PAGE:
The brewer was no better off and although we could stock local ale we couldn’t compete with price. We had to use an accountant from their list at the cost of £250 per month. The area manager received our profit & loss account figures before we did. We had to pay into a decorating fund every month to fund décor upkeep. Though assuming the previous tenant also paid into the same fund, we didn’t see any evidence to support it!
On entrance you are pushed towards a company called ‘Power For Pubs’ which is a broker for Enterprise to get the ‘best’ deal on your utility rates. Luckily, I managed to go direct and save an extra 20%. No “Meerkat” was offered either! I’ve already mentioned the accountant.
We were also tied to their building maintenance, cellar cooling and heating companies. Not to mention all insurance went through Enterprise Inns as well! Basically shopping around to lower your costs was impossible on some of the major costs of the business. Some costs that I can’t blame the PubCo for: £1,100 per month business rates; £600+ utility bills per month; Music Licenses. PRS & PPL combined were approx: £2,500 per annum. We did have some great times there.
Christmas Eve, New Year’s Eve and Halloween were awesome nights! We became Cask Marque accredited. CAMRA Potteries awarded us Pub Of The Month, which was one of our proudest moments. A pool team that got promoted, a league winning ladies darts team and the best pub garden in the area! By now we had just 6 months left on the tenancy. We were at the top rent. Starting to lose money on a week-to-week basis.
Despite sell-out crowds on Christmas Eve & New Years’ Eve. January. Surely we must hear from our area manager soon? Sent an email. three months left. Back up plan is in full swing. Maybe if the pubco really care they will make us a deal we can’t refuse and the work of the last three years will not go to waste? We can maybe do both? I mean, we haven’t broken our tie. We’ve paid every bill on time and in full.
Why would they not want us to stay? Six weeks left. We’re suddenly interesting! What do you mean you’re going? We haven’t spoken about the kind of deal we can do for you? We would like a fixture & fittings valuation please…… We’re moving out. Two weeks left. Why have you sent three different inspectors to see that we have adhered to the tie? We’ve played the game and we’re off. You have two weeks to sort out your end. We are moving out in two weeks.
The area manager then offers us half rent. Free tie from cask and accountants. You see, the pub is still doing quite well. It shouldn’t be losing money. Enterprise Inns are squeezing us too hard. When we asked for help a year ago you ignored us. If you offered us half of what you’re offering now we would probably have signed up for a longer term! We were charged £850 for someone to value the fixture & fittings. We were sent a dilapidation report of things to decorate or be charged for. The things we hadn’t already decorated that were last painted in the 1960s. We did this so we could get out with our deposit intact.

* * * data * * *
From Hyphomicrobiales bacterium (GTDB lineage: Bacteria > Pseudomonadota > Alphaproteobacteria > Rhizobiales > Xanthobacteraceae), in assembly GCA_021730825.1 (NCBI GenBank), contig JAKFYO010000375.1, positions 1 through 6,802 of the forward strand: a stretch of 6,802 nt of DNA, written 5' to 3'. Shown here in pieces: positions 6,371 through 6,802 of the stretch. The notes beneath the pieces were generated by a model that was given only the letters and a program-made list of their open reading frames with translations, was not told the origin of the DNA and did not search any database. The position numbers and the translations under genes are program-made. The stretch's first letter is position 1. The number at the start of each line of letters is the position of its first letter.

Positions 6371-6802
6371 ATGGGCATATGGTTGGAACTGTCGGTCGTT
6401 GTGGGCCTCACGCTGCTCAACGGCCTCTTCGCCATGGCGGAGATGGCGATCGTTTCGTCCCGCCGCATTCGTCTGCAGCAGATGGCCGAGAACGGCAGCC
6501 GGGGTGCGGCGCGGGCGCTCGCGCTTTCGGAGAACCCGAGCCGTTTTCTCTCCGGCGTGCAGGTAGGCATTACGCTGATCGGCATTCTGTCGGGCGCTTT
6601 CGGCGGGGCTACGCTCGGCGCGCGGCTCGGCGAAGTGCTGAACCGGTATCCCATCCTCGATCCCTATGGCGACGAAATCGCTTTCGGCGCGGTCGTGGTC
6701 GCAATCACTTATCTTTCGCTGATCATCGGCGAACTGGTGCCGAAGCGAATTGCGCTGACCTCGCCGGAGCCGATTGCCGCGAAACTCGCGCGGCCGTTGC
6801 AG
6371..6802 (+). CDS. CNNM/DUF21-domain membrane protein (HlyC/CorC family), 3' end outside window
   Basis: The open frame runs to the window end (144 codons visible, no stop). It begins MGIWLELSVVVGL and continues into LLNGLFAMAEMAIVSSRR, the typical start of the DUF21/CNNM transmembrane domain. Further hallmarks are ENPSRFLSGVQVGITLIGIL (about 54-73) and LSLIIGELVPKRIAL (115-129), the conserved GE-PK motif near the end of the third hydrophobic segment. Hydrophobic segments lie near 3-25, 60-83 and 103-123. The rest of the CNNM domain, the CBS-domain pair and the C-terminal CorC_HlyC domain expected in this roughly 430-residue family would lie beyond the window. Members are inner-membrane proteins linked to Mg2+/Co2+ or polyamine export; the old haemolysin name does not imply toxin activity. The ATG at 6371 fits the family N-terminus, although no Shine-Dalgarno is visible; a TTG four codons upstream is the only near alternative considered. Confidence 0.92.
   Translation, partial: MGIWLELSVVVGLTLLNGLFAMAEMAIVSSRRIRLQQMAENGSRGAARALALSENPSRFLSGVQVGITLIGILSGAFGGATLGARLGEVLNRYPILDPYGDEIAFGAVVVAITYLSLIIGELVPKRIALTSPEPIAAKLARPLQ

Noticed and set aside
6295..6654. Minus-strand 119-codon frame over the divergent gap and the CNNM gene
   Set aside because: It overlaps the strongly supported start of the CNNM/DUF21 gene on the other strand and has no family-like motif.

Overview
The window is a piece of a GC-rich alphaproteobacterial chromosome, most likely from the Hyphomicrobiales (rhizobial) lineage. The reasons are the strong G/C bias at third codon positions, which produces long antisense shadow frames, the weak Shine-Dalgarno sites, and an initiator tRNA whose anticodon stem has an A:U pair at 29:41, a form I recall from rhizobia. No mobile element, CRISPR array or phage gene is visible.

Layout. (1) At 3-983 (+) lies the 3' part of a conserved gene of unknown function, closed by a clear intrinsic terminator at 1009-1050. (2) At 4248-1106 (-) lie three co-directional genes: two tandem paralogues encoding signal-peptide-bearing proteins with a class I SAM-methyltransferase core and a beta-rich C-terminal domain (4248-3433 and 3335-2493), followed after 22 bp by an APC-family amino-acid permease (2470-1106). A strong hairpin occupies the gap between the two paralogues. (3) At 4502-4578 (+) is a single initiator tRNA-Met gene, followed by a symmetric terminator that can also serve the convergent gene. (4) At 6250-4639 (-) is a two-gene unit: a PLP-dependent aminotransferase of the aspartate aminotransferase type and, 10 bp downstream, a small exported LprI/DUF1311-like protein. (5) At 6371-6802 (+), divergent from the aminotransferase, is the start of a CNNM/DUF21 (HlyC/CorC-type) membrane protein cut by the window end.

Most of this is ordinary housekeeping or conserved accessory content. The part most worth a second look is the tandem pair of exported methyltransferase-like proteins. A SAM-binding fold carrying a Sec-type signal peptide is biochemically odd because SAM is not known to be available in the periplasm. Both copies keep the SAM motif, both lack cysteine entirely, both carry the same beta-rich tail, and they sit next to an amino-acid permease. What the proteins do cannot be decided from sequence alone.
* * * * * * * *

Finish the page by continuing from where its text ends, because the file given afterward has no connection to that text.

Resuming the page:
Our last day and we hand the keys over – or at least we tried to. He said it would take a while for our deposit and the moneys for the fixtures and fittings to be refunded as they weren’t used to owing money to outgoing tenants. Funny that! The area manager didn’t have a replacement. Option 1 didn’t show up. At this stage we were offered to stay there rent free to keep the pub open. Nope. Option 2 did show. Then backed out. Option 3 didn’t answer the phone.
We were then informed that the pub was on the ‘Disposal List’ before we took it on (meaning that the pub was going to be sold off) and it would be a shame if it had to close for even a few days.
Nice, didn’t tell us that three years before! With no-one to take over the pub, we left with the keys; our stock was still on site. The pub closed. Empty of all personal belongings. Sad that with all our efforts we couldn’t win with the ties applied.
We had a phone call that evening. Option 4 called him back and took it on at a £1 (as I believe) rent a week and put a manager in charge. I took the key to the pub and let him in. Gave him the keys and left for something that was far more shiny. Maybe if Area Managers were targeted on retention and support whilst not trying to catch out hard working folk then there would be a chance for tenants.
Maybe the “tied” model works for some, but having been at the sharp end I feel it’s outdated and flawed.
We met some fantastic people and had some great times that we shall never forget. But, 80+ hours a week for £150? For the love of it? Nope. I’m sure there are some pubco tenants reading this are nodding and some who have had a different experience. This is/was our tale.
And I’ll be more than happy to answer any questions. Especially Enterprise Inns Directors! And if you email the editor of this fine publication, I’m sure he’ll forward them to me.
By An Older & Wiser Survivor.